The Presidential Yacht Williamsburg at the Naval Station Key West during a visit by President Truman.


President Harry Truman’s presidential yacht, the vessel once known as the U.S.S. Williamsburg went up for sale in the spring of 2011 for $12 million-plus at a shipyard on the italian coast.

The yacht, which once served as Truman’s floating White House, is now a rusted-out hulk of its former self.

The USS Williamsburg, one of the largest and most famous megayachts built in the 20th century, is rusting away at a shipyard in Italy, where she has been for nearly two decades, untouched. The photo above was taken within the past few weeks. Despite her appearance, and despite an anticipated restoration cost in the nine-figure range, there’s still interest in acquiring her and restoring her.

President Truman aboard the yacht in her glory days…

Bert Laacks, a broker with Florida-based Lloyds Yacht and Ship, holds the central listing, with Williamsburg for sale for 8.8 million euros (about $11.6 million). Laacks was hired by Navalmare, the shipyard in La Spezia where Williamsburg currently lies, to sell her. Some brokerage listings state the anticipated restoration costs are at least 33 million euros (about $43.54 million), but Laacks says that figure is about three to four years old. In today’s economy, he says, the cost would be more like 100 million euros (about $131.94 million).

Yacht interiors…  Lounge, Dining Salon, Presidential and First Lady Staterooms… very late 1940s decor… 

How the Williamsburg got that way is a sad saga of big plans and small budgets.

The Williamsburg’s descent from glory began almost as soon as Truman left the White House in 1952. His successor, Dwight D. Eisenhower used the yacht briefly before announcing that it was “too rich for my blood” and ordering the ship decommissioned in the spring of 1953. Thereafter, the Williamsburg languished dockside in Norfolk, Virginia, and then at the Philadelphia naval yard along with other decommissioned ships in the navy’s Mothball Fleet. in 1962, the Williamsburg, rechristened the Anton Bruun, became a research vessel for the national Science Foundation (NSF). Under its new name, the vessel participated in a multi-year international indian ocean expedition involving 24 nations and more than 40 vessels.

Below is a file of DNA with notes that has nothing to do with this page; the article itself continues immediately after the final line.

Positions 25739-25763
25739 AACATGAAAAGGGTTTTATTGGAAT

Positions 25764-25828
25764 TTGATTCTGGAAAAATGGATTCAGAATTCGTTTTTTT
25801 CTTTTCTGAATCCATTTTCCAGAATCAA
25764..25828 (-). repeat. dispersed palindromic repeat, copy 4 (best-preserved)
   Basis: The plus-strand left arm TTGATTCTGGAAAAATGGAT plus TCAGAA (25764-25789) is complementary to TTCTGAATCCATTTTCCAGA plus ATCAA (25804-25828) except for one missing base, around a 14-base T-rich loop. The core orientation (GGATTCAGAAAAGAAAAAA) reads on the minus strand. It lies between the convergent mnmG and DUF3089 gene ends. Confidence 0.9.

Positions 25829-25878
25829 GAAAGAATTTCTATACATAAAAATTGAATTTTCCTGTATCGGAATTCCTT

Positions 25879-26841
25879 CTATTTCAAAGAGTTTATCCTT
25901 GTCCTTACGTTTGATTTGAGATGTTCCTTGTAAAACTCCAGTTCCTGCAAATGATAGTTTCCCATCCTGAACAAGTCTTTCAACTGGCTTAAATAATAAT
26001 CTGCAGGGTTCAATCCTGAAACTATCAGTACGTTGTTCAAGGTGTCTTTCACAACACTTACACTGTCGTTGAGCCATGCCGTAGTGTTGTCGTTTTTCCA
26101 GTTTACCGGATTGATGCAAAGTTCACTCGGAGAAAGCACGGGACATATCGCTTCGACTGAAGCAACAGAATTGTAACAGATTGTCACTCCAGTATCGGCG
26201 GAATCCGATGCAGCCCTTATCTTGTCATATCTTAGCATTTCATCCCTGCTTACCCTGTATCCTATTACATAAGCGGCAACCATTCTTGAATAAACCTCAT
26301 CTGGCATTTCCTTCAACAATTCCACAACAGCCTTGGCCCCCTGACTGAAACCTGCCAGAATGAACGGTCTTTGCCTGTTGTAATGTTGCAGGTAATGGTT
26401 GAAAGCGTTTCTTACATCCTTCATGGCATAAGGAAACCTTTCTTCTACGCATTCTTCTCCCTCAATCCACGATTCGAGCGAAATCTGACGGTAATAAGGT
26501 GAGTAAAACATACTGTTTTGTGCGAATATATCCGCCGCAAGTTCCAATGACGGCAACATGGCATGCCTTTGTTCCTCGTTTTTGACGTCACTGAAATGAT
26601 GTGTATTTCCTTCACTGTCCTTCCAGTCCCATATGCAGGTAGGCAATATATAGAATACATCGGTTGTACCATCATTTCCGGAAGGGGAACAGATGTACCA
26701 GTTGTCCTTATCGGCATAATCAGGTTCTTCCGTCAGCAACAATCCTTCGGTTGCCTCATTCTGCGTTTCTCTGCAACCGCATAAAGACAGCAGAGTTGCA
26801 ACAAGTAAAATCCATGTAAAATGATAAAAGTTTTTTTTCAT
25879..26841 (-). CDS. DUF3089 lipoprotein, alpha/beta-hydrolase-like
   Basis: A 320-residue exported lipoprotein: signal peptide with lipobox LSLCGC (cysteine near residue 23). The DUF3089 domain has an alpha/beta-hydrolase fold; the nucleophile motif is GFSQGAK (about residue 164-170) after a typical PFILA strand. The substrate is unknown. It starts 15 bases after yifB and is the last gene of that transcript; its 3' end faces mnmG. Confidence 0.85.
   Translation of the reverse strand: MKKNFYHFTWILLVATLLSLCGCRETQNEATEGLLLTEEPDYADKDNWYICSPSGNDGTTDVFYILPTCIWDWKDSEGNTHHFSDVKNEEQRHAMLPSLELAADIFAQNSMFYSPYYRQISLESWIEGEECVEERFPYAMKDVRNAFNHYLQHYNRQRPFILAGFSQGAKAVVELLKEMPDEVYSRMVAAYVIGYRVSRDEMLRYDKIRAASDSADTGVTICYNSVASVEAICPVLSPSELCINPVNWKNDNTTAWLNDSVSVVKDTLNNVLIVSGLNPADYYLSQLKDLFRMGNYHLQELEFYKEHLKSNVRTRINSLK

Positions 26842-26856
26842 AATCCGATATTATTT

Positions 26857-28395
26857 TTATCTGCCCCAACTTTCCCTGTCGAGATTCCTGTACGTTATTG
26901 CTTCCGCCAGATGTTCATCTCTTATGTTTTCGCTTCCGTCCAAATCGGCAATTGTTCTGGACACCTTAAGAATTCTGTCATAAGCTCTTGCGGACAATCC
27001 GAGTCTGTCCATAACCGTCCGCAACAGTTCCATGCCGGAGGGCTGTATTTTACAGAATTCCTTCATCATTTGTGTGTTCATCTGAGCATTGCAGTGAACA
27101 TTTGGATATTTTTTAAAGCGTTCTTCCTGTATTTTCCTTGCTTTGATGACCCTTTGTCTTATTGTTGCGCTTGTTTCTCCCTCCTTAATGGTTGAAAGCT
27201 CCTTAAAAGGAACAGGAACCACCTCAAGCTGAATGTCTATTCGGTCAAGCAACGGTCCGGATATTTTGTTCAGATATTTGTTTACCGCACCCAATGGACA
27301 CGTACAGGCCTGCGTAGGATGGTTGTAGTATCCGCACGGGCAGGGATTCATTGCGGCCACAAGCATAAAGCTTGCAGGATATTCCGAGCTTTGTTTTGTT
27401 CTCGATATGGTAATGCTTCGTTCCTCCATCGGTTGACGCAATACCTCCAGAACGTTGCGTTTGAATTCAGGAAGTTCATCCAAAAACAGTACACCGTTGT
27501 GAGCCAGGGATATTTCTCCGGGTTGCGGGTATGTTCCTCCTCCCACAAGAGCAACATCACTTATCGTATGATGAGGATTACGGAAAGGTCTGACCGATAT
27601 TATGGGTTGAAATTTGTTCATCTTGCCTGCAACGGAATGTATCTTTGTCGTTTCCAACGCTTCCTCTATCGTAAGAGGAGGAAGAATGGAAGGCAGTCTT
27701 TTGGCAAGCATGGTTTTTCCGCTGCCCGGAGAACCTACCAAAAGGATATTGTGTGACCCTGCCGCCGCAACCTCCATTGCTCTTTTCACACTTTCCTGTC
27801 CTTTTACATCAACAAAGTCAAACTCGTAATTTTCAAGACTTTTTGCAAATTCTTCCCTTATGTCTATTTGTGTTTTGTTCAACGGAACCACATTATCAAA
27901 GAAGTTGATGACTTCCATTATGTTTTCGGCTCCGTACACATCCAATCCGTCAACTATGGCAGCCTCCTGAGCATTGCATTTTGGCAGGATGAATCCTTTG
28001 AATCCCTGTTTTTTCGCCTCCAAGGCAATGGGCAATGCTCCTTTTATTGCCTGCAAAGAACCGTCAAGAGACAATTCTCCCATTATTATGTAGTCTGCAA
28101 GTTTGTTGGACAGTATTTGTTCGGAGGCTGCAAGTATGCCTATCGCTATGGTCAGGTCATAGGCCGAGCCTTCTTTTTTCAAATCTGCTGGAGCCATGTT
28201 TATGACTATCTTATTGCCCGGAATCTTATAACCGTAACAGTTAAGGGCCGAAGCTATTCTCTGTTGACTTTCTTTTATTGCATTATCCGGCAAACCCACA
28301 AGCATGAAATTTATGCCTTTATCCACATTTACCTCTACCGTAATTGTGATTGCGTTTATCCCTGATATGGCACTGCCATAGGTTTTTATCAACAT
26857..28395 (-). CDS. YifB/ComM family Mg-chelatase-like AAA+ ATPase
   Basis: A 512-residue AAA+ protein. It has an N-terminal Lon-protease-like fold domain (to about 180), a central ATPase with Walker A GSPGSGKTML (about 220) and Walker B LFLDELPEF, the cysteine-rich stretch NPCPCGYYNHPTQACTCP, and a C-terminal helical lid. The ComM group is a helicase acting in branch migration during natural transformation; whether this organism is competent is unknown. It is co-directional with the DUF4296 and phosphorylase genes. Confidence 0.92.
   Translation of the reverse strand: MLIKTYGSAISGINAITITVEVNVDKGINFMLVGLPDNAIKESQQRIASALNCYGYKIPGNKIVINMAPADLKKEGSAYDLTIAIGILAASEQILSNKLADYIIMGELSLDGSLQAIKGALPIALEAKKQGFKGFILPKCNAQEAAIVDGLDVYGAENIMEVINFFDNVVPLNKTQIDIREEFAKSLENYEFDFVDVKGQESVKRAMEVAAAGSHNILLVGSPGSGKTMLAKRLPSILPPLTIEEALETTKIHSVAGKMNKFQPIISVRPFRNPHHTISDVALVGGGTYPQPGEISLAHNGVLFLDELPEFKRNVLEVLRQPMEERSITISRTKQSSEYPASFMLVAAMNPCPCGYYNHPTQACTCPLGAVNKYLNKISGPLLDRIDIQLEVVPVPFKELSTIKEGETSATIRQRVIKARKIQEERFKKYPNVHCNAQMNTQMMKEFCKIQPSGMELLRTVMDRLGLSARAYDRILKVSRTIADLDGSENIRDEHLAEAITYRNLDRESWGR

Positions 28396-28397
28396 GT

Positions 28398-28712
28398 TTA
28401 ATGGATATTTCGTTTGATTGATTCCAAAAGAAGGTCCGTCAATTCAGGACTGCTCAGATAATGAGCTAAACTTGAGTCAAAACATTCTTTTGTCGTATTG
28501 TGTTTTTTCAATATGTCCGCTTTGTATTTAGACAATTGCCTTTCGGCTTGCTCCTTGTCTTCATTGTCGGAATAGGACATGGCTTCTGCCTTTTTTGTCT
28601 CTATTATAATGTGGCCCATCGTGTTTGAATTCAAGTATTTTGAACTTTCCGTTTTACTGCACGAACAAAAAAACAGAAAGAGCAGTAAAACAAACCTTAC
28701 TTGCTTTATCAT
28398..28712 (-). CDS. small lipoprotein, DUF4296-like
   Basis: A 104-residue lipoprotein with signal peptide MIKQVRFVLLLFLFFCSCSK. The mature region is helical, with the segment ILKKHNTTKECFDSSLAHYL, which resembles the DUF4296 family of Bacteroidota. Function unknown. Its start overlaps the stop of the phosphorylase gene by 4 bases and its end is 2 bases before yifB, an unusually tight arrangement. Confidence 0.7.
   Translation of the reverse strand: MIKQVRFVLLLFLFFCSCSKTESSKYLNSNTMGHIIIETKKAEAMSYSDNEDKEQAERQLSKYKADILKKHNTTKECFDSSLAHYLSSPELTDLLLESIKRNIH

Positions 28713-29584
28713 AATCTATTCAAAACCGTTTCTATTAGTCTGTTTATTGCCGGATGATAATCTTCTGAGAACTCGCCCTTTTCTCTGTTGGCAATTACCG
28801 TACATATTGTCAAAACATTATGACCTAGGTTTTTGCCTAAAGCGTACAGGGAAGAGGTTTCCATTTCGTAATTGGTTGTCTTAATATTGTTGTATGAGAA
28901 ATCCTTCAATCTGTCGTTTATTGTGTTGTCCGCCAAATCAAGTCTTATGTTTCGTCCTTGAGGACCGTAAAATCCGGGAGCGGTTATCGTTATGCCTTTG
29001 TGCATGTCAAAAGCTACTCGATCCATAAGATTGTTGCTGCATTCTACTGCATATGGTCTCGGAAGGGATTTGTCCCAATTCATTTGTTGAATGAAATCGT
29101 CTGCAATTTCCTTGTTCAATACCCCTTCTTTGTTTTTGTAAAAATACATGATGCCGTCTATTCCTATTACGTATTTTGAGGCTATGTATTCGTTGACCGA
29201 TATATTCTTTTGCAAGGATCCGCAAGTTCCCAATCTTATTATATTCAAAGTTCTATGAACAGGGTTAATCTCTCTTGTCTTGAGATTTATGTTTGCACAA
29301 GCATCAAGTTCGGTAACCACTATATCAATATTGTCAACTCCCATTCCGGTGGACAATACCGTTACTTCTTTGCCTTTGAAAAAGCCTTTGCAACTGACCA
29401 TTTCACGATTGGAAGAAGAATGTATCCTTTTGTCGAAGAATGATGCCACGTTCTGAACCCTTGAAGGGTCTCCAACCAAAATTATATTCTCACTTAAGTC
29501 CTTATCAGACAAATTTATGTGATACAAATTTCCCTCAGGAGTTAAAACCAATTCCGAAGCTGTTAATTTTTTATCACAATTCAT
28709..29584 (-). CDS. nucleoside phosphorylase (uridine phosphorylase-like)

The  Presidential Yacht in Key West, Florida… 

President Truman on the yacht’s fantail…

The WILLIAMSBURG as the ANTON BRUNN … U.S. National Research Foundation Research Vessel ANTON BRUUN at anchor off Phuket, Thailand. BCF scientists conducted fisheries surveys from this vessel while participating in the International Indian Ocean Expedition. 

When that expedition ended in 1965, the Anton Bruun, set sail for the Pacific ocean as part of the Southeastern Pacific Biological oceanographic program. After its return and a subsequent dry docking accident in which the ship sank, the yacht was turned over to the Maritime administration. The Maritime administration sold the vessel to a New Jersey marina owner in 1969 for conversion into a combination restaurant, cocktail lounge, gift shop, and boatel. That venture lasted two years.

Photograph of participants in a conference aboard President Truman’s yacht, the U.S.S. WILLIAMSBURG: (seated, left to right) British Foreign Secretary Anthony Eden; British Prime Minister Winston Churchill; President Truman; Secretary of State Dean Acheson; Secretary of the Treasury John Snyder; Secretary of Defense Robert Lovett; (standing, left to right) Walter Gifford, U.S. Ambassador to Great Britain; General Omar Bradley, Chairman of the Joint Chiefs of Staff; Oliver Franks, British Ambassador to the U.S.; Lord Cherwell, British Paymaster General; Lord Ismay, British Secretary of State for Commonwealth Relations; Mutual Security Administrator W. Averell Harriman.

The Williamsburg next surfaced in Philadelphia where in the late 1970s, the vessel was refurbished with Truman memorabilia in hopes of making her a private club. The venue never opened. The Williamsburg was then sold and resold several more times before a group called the Presidential yacht Trust purchased the ship and returned it to Washington, D.C. The Trust had planned to arrange a sale to a local restaurateur but when that failed, it abandoned the vessel. Kim Nielsen, a former Coast Guardsman who later worked for the Smithsonian mounted a one-man effort in the 1980s and early 1990s to save the vessel. it was an uphill effort because by then the Williamsburg was in sad shape.

According to a 1990 Washington Post article, the Williamsburg was “a bedraggled, listing vessel” with “grass, weeds and even small trees” sprouting “from the sodden pulp of her once-gleaming teak decks.” Its owners were sinking as well—into debt. The Presidential yacht Trust went bankrupt in 1991 and offered the yacht to the District of Columbia to dispose of as it wished. Before that happened, the Williamsburg received another reprieve. In 1993, a group of investors calling themselves the USS Williamsburg Corporation purchased the yacht and sent it to Italy for what was billed as a $65 million restoration. (Italy was chosen because the craftsmen there know how to work on a vintage vessel like the Williamsburg.) The corporation planned to use the ship as an “exclusive charter yacht” and tourist venue. Sadly none of these plans ever materialized. The ship remained in Italy where its owner did sufficient maintenance to keep the ship afloat. Yet hope for another reprieve has never completely died. over the last five years the listing agent has had prospective clients contact him about buying the yacht, and he believes that Harry Truman’s floating White House may yet sail again.

For a complete history of Truman’s Presidential Yacht click here.

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